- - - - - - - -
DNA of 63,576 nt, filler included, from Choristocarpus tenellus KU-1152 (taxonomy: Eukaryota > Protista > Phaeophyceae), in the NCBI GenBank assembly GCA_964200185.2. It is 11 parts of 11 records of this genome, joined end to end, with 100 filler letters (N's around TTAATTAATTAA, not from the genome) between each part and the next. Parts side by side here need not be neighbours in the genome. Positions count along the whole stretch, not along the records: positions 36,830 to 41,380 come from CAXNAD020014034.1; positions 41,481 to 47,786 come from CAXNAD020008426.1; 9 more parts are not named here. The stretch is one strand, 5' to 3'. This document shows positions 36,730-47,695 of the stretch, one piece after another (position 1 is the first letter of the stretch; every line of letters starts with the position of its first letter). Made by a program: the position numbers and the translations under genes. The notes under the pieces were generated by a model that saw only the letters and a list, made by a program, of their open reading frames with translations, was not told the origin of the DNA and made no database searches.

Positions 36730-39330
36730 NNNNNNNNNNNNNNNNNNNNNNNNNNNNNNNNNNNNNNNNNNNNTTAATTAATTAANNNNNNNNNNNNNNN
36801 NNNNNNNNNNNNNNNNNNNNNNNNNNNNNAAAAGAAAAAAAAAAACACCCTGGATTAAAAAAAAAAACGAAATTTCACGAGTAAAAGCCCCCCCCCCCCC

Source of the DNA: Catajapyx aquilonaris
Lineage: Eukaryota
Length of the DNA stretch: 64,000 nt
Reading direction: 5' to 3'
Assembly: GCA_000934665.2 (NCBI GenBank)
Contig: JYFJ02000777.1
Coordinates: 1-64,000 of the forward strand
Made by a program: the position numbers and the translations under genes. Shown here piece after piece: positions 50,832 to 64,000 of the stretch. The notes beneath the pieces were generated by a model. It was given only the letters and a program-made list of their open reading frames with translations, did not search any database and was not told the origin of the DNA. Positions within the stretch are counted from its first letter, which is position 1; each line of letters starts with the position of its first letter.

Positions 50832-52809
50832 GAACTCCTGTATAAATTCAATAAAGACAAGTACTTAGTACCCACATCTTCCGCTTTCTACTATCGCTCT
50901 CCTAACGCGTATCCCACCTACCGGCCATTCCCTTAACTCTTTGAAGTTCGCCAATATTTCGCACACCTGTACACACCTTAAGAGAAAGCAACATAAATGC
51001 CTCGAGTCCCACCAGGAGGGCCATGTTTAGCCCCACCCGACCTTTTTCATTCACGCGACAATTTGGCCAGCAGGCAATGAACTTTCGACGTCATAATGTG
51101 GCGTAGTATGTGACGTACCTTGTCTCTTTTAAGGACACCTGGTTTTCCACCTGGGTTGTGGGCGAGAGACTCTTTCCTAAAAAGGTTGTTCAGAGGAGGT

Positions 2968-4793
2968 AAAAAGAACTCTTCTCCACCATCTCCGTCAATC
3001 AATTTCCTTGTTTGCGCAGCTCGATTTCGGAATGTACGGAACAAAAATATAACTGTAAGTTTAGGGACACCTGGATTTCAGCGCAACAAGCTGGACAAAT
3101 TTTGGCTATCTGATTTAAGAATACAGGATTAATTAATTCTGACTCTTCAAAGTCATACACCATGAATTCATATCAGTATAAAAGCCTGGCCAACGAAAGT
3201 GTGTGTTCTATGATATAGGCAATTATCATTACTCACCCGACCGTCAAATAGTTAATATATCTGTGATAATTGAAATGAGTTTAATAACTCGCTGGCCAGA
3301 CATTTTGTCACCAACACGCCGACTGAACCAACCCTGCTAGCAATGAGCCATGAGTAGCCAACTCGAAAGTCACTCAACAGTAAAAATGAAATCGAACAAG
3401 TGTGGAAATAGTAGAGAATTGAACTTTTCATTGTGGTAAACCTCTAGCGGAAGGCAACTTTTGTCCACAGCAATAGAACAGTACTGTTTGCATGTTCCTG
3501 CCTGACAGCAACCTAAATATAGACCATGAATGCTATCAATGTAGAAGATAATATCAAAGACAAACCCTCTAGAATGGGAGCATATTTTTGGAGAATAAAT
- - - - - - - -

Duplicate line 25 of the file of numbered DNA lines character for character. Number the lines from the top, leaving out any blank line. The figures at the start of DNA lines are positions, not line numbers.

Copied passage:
3501 CCTGACAGCAACCTAAATATAGACCATGAATGCTATCAATGTAGAAGATAATATCAAAGACAAACCCTCTAGAATGGGAGCATATTTTTGGAGAATAAAT